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Germany’s style turns even more aggressive as World Cup qualifiers commence in Europe

Germany's headcoach Joachim Loew gesture

Germany’s headcoach Joachim Loew gestures during a training session at the EURO 2012 training camp of the German national football team on May 23, 2012 in Nice, southeastern France. AFP PHOTO / PATRIK STOLLARZ (Photo credit should read PATRIK STOLLARZ/AFP/GettyImages)

AFP/Getty Images

Since its total makeover almost 10 years ago, Germany has been two things that everyone can appreciate (whether you are a fan of Die Mannschaft or not): winning soccer and attractive, exciting soccer.

Under Jurgen Klinsmann’s reign, Germany moved toward a style that was more exotic, less stodgy and pragmatic. His replacement, Joachim Loew, kept the party going, success-wise and stylistically. It all served Germany well; the venerable national side placed third in the 2006 and 2010 World Cups, plus a runner-up spot at Euro 2008. Germany went to the semifinals once again at Euro 2012.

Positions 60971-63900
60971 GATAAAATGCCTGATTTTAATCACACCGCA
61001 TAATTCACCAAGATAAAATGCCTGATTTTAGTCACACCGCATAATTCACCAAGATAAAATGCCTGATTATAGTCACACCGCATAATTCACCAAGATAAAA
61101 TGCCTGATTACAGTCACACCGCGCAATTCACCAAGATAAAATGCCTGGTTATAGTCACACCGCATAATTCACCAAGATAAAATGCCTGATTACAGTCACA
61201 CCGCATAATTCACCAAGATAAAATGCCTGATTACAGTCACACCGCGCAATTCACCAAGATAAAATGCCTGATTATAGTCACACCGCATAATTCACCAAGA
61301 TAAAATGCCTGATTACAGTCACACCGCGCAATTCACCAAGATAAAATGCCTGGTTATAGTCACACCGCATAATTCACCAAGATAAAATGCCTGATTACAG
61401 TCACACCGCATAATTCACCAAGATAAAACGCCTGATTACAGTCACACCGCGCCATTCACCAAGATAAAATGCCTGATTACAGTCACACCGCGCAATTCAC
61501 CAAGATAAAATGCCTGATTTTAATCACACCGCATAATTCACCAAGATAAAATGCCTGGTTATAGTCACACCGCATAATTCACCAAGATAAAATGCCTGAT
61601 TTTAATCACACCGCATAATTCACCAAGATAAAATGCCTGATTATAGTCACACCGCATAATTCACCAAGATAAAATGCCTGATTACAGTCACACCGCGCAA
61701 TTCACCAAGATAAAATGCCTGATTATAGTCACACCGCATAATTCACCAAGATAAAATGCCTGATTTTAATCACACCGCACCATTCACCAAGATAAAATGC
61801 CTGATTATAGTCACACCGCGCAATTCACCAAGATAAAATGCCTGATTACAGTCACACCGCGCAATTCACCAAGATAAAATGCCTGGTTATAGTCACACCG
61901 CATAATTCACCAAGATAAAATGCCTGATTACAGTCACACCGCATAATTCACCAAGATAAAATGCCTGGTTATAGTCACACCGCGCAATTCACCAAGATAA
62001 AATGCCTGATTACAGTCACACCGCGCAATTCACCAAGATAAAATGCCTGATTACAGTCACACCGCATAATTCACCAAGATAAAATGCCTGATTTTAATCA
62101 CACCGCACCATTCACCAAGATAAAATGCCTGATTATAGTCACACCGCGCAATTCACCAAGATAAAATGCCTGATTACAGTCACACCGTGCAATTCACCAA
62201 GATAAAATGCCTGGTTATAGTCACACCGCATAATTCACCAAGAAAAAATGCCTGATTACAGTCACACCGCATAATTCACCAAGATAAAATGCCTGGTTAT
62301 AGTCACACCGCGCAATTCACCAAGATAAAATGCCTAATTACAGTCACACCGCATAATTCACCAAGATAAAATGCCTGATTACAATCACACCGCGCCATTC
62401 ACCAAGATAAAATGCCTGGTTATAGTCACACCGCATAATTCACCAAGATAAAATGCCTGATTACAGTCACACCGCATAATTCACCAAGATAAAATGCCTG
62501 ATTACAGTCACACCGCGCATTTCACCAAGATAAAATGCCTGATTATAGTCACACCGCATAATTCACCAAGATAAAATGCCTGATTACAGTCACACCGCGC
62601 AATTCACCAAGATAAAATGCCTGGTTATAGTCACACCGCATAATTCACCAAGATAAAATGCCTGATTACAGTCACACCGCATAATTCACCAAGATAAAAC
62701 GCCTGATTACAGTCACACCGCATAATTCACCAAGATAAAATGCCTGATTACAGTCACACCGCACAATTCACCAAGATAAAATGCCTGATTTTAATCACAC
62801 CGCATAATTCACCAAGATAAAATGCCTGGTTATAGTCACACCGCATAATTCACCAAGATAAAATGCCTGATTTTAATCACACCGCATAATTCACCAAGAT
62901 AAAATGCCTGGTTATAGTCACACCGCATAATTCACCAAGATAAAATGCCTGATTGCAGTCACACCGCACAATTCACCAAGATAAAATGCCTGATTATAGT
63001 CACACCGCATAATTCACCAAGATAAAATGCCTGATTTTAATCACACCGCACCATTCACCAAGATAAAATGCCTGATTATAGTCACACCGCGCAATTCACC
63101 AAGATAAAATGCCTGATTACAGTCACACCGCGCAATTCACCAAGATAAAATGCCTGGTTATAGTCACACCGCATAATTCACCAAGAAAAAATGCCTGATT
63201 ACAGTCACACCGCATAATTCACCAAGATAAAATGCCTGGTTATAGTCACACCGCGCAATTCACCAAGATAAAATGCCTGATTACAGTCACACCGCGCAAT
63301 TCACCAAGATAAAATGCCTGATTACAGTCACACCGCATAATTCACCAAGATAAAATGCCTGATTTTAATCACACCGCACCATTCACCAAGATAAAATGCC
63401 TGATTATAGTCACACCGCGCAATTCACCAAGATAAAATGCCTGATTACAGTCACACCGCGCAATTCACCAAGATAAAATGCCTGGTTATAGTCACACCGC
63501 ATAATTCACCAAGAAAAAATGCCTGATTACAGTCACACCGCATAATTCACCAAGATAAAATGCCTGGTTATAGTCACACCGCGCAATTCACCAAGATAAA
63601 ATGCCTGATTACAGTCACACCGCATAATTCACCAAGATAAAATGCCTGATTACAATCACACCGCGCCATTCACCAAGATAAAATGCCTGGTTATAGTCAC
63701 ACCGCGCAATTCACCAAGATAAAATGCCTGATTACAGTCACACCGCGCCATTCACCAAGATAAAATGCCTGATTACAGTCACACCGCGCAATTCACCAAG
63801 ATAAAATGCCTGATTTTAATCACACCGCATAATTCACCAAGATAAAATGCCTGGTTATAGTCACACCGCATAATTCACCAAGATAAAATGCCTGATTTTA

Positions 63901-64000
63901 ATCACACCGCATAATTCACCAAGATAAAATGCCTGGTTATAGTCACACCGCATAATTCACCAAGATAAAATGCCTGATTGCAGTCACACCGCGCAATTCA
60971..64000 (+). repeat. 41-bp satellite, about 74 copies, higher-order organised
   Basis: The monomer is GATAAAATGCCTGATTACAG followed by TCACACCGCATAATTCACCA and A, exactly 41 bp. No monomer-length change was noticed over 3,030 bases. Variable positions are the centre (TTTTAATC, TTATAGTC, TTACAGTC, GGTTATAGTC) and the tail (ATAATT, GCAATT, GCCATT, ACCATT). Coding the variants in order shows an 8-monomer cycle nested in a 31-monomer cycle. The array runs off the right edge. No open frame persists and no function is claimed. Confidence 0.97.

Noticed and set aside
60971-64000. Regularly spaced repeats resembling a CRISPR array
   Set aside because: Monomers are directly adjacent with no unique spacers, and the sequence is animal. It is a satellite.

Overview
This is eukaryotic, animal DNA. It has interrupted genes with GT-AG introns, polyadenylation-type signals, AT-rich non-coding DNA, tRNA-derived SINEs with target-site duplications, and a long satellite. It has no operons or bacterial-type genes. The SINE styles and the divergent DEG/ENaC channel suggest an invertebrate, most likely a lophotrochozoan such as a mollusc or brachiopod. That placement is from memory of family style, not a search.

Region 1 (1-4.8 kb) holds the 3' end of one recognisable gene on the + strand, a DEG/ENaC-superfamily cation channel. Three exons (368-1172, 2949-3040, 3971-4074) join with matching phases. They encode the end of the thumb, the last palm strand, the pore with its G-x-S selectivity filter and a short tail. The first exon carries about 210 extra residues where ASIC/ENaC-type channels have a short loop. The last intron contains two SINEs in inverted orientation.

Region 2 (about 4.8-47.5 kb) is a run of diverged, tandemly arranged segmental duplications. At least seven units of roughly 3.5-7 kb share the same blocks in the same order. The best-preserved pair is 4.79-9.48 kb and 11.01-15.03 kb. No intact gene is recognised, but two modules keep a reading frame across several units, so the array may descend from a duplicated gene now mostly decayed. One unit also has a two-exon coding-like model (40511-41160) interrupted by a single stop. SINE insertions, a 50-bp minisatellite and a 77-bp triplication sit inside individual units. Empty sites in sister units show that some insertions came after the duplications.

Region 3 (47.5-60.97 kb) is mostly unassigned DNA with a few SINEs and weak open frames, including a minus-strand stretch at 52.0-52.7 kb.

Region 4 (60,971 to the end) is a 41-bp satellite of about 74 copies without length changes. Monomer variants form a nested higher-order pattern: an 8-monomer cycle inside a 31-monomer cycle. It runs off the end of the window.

So, is there more? Can Germany move of the plateau?

Loew (pictured) says the nation can – but they’ll need to change. They’ll need to be even more aggressive. This should be exciting. What he had to say, ahead of tomorrow’s initial World Cup qualifier for the 2014 World Cup.

We will have to completely change our tactics – which used to be, ‘if we have the ball we are active, if not we drop back. Our aim in the next months will be to play a high pressing game, even against attacking sides. We have to be more active when defending without the ball. Everyone has to play their part and this gives us quite a lot of work to do in training but we have to tackle this now. Before the European Championship there was not enough time.”

Germany meets Faroe Islands on Friday at Hanover’s AWD Arena. The far tougher assignment comes four days later as Loew’s men meet Austria in Vienna.